Tuesday 30 July 2019

Does KM need an official Devil's Advocate role?

KM is beset by cognitive biases such as Groupthink. Maybe the Devil's Advocate role is needed to help combat this?

The biggest impediments to learning in an organisation are mental impediments, driven by cognitive biases.  These include the confirmation bias (where we only accept evidence that confirms what we think), and GroupThink; aka conformity bias (where the desire for harmony or conformity leads group members to minimize conflict and reach a consensus decision without critical evaluation of alternative viewpoints).

If you combine these two, you end up with a powerful immovable force, whereby a group becomes entrenched in their thinking.  People inside the knowledge bubble are convinced they are correct, and immune to learning or to new knowledge that contradicts what they think. They cannot learn. They are stuck.  This results in a Knowledge Bubble -  the classic example being the Bush Administration who, convinced that Saddam Hussein was the primary threat, refused to countenance warnings about Osama Bin laden.

But if Group-think is such a potent threat to learning, and thus to KM, whose job is it to prick the Knowledge Bubbles?

This interesting post from Tech Crunch called "The VP of Devil's Advocacy" might just have the answer.

One solution (and here the Tech Cruch quotes from the movie World War Z) is
"The tenth man. If nine of us look at the same information and arrive at the exact same conclusion, it’s the duty of the tenth man to disagree. No matter how improbable it may seem, the tenth man has to start thinking with the assumption that the other nine are wrong".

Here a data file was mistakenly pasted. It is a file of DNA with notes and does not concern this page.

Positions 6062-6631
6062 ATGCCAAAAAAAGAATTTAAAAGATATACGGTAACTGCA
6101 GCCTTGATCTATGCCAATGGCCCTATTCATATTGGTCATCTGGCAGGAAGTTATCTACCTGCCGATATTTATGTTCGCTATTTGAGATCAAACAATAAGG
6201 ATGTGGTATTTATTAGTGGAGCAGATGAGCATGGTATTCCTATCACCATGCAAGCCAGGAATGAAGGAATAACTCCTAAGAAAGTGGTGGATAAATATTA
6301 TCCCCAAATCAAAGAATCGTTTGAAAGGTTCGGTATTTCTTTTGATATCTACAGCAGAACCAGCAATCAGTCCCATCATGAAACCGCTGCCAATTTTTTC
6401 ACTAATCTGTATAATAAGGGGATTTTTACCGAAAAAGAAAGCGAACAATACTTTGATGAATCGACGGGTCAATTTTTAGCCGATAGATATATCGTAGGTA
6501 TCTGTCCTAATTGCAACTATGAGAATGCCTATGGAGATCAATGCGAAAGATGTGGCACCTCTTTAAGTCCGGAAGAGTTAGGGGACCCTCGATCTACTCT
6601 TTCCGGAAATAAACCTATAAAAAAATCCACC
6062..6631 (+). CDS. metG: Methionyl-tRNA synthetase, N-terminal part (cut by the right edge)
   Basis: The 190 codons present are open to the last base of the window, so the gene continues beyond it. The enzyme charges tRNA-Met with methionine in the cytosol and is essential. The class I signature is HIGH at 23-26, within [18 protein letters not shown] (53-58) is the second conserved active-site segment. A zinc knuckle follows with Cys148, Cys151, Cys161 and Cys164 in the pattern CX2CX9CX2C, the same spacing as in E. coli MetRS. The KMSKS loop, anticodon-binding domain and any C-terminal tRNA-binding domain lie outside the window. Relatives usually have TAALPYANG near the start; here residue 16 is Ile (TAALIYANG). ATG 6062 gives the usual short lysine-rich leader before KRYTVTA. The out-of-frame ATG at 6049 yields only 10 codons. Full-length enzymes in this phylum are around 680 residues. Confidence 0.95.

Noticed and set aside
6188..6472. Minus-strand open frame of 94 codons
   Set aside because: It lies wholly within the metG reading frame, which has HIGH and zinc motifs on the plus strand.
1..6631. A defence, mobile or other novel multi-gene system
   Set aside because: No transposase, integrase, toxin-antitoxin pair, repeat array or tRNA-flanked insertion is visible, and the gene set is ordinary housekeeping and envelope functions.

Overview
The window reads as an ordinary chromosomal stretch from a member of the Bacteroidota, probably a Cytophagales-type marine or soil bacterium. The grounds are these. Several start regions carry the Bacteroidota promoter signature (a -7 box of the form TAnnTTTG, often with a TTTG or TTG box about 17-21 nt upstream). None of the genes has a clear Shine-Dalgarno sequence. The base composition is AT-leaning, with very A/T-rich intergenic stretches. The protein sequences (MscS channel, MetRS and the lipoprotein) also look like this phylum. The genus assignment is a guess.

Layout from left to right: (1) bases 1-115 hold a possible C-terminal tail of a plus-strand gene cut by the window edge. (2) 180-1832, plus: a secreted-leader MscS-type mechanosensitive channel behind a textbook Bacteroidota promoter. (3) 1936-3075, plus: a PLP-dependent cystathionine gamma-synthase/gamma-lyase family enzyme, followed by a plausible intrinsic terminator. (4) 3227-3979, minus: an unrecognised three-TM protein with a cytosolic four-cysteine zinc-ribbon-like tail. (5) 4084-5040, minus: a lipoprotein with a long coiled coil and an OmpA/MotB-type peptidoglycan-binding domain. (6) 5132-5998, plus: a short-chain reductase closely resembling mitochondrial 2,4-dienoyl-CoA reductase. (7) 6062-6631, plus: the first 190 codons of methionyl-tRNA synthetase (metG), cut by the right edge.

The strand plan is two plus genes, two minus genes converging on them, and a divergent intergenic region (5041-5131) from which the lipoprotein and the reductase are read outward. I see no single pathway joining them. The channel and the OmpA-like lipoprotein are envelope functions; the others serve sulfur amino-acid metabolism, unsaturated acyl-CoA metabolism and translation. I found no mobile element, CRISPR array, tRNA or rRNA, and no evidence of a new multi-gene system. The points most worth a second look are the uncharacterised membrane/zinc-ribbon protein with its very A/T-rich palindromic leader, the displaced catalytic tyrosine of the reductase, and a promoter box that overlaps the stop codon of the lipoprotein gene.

The original scene is below.

This is an illustration from Hollywood, but it is based on a real group - the Devils Advocates Office in Israeli intelligence - described here as follows
The devils advocates office ensures intelligence assessments are creative and do not fall prey to group think. The office regularly criticises products coming from the analysis and production divisions, and writes opinion papers that counter these department's assessments. The staff in the devils advocate office is made up of extremely experienced and talented officers who are known to have a creative "out of the box" way of thinking".
The Devils Advocates Office is an excellent and systematic defence against the perils of group-think.

An alternative approach, taken by many project management organisations, is what they call "The Black Hat review" - a destructive review questioning the assumptions underlying a proposal or a planned project. Often the Project Management Office takes this Black Hat role, which can counter the wishful thinking that besets many projects.

In sports, Bill Simmons calls this role "The VP of common sense"

I'm becoming more and more convinced that every professional sports team needs to hire a Vice President of Common Sense, someone who cracks the inner circle of the decision-making process along with the GM, assistant GM, head scout, head coach, owner and whomever else. One catch: the VP of CS doesn't attend meetings, scout prospects, watch any film or listen to any inside information or opinions; he lives the life of a common fan. They just bring him in when they're ready to make a big decision, lay everything out and wait for his unbiased reaction.

When you think about some of the crazy decisions taken by companies, and the even crazier ones taken by governments, it makes you think that this sort of systematic challenge should be institutionalised more often.

Perhaps more organisations should have a VP of Devils Advocacy, a Chief Black Hat, or a VP of common sense, to act as "The Tenth Man"

Someone whose role and accountability is to be the Chief Pricker of the Knowledge Bubbles.

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